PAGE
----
Saudi Arabia's new King Salman appointed a grandson of the founding monarch into the line of succession for the first time on Friday, moving fast after the death of King Abdullah to quell fears of dynastic instability at a time of regional turmoil.The appointment of Interior Minister Prince Mohammed bin Nayef as Deputy Crown Prince was highly unusual for its speed, Saudis said, ahead of the burial of the monarch due on Friday afternoon following his death in the early hours. Such appointments normally take several days.
Mohammed bin Nayef becomes the first grandson of the kingdom's founding monarch, King Abdulaziz, known as Ibn Saud, to take an established place in the line of succession.
All Saudi kings since his death in 1953 have been his sons and the move into the next generation had raised the prospect of a palace power struggle. King Salman also appointed his own son Mohammed bin Salman Defense Minister and head of the royal court.
Salman, thought to be 79, now takes over as the ultimate authority in a country that faces long-term domestic challenges compounded by the plunging price of oil and the rise of the Islamic State militant group in Iraq and Syria, which vows to toppled the Al Saud.
"We will remain, God willing, holding the straight course that this country has walked on since its establishment by the late King Abdulaziz," he said.
Salman must navigate a white-hot rivalry with Shi'ite Muslim power Iran playing out in Iraq, Syria, Yemen, Lebanon and Bahrain, open conflict in two neighboring states, a threat from Islamist militants and bumpy relations with the United States.
Reputedly pragmatic and adept at managing the delicate balance of clerical, tribal, royal and Western interests that factor into Saudi policy making, Salman appears unlikely to change the kingdom's approach to foreign affairs or energy sales.
But oil prices jumped on Friday as news of Abdullah's death added to uncertainty in energy markets already facing some of the biggest shifts in decades.
By immediately announcing the appointment of his youngest half-brother Muqrin bin Abdulaziz as Crown Prince, King Salman moved decisively to end speculation about the direction of the royal succession and splits in the ruling family.
However, Saudi analysts pointed out that despite this move to demonstrate a smooth succession and respect the wishes of Abdullah, who had decreed that Muqrin should follow Salman, it is not clear how much power he will have as crown prince.
"Muqrin is not as conservative as Salman, but we will see how much of a role he will play in the new reign. According to the Basic Law, the crown prince cannot do more than what he is assigned to by the king," said Khalid al-Dakheel, a political science professor in Riyadh.
Many Saudis in a country with a young population will be unable to recall a time before King Abdullah's rule, both as monarch from 2005 and as de facto regent for a decade before that.
His legacy was an effort to overhaul the kingdom's economic and social systems to address a looming demographic crisis by creating private sector jobs and making young Saudis better prepared to take them.
"I think (Salman) will continue with Abdullah's reforms. He realizes the importance of this. He's not conservative in person, but he values the opinion of the conservative constituency of the country," said Jamal Khashoggi, head of a news channel owned by a Saudi prince.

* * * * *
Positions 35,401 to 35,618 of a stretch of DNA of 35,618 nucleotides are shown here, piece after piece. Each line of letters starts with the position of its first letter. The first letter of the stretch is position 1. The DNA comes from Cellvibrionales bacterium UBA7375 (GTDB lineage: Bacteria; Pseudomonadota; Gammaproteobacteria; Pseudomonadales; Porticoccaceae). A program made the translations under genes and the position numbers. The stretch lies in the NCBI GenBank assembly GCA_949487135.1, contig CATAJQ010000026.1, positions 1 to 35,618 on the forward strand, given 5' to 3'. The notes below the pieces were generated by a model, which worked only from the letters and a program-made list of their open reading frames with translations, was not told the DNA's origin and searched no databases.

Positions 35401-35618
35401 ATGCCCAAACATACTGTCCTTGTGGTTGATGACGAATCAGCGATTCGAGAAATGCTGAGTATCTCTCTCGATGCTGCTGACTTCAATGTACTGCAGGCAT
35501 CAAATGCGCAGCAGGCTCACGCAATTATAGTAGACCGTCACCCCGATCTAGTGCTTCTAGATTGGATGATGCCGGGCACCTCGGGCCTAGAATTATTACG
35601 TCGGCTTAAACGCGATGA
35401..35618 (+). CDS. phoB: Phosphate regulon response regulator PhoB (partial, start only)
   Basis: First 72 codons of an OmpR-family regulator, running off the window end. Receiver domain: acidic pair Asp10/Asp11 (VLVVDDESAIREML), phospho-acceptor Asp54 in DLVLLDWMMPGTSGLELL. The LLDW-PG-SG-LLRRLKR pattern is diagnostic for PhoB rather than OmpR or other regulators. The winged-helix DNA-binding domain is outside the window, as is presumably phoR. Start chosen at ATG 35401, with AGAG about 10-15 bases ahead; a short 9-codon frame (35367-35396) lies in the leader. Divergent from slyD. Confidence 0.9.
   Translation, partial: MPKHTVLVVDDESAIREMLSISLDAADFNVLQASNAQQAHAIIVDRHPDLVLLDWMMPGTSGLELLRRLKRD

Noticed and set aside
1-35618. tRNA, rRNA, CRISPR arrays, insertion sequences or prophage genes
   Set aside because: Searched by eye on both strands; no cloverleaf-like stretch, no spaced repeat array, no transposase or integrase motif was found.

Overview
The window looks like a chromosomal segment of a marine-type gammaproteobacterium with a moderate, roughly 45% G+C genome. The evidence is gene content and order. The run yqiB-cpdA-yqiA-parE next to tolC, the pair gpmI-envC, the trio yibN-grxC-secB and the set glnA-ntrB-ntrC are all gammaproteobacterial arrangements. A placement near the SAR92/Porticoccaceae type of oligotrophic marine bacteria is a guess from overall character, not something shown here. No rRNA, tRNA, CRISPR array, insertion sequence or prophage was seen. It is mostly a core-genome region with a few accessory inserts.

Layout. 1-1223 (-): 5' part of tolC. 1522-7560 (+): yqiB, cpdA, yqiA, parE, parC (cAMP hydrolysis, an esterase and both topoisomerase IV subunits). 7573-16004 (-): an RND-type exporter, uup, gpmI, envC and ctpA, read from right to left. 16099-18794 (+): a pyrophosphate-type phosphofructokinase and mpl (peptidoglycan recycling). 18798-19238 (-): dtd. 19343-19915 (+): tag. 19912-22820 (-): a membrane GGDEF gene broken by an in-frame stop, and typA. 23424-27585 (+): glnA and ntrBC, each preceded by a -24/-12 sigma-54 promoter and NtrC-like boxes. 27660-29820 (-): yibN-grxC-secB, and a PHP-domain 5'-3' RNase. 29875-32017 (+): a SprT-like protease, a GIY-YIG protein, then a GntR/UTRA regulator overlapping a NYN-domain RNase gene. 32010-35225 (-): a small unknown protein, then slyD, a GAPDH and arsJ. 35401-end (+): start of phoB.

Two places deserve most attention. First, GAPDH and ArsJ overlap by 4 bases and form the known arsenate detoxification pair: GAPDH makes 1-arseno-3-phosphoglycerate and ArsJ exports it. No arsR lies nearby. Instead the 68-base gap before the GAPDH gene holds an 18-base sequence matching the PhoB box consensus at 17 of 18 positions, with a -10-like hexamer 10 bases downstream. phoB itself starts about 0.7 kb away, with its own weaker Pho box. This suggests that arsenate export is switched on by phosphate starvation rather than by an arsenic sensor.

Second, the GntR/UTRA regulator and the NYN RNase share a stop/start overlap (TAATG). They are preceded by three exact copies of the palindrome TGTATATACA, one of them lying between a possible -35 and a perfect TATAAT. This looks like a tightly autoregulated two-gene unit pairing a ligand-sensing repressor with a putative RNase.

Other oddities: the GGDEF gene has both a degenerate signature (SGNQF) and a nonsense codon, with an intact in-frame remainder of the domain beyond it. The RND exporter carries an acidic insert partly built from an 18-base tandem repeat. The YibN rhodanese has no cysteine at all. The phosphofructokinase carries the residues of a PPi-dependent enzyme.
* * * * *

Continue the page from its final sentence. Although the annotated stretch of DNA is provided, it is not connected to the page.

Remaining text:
However, Abdullah's reforms did not stretch to politics, and after the Arab spring his security forces clamped down on all forms of dissent, imprisoning outspoken critics of the ruling family alongside women drivers and Islamist militants.
As the Saudi population grows and with the sharp decline in oil prices globally, the Al Saud will increasingly struggle to maintain its generous spending on social benefits for ordinary people, potentially undermining its future legitimacy in a country where there are no elections, analysts say.
King Salman has previously spoken against the idea of introducing democracy in Saudi Arabia in comments to American diplomats recorded in embassy cables later released by WikiLeaks.
In keeping with Muslim traditions, Abdullah's body, clothed in white and shrouded in a simple cloth, will be carried on an ambulance stretcher by relatives to rest in the mosque before being borne to the cemetery and buried in an unmarked grave.
Prayers in the mosque will be led by King Salman and attended by Muslim heads of state and other senior figures, including President Abdel Fatteh al-Sisi of Egypt, one of Abdullah's closest allies after the Arab spring uprisings.
Non-Muslim dignitaries will visit to pay respects to the new monarch and crown prince, and other members of the Al Saud dynasty, in the coming days.
Later, following the evening prayer an hour after sunset, King Salman and Crown Prince Muqrin will receive pledges of allegiance from other ruling family members, Wahhabi clerics, tribal chiefs, leading businessmen and other Saudi subjects.
In the kingdom's strict Wahhabi sect of Sunni Islam, ostentatious displays of grief are frowned upon: after previous deaths of Saudi monarchs and other top royals, there was no official period of mourning and flags hung at full mast.
Despite a surge of sorrowful messages from Saudis on social media, that religious constraint on public commemorations meant there were no signs in Riyadh's streets early on Friday that the country's long-time ruler had died.
(Additional reporting by Rania El Gamal and Sami Aboudi in Dubai; writing by William Mclean; editing by Philippa Fletcher)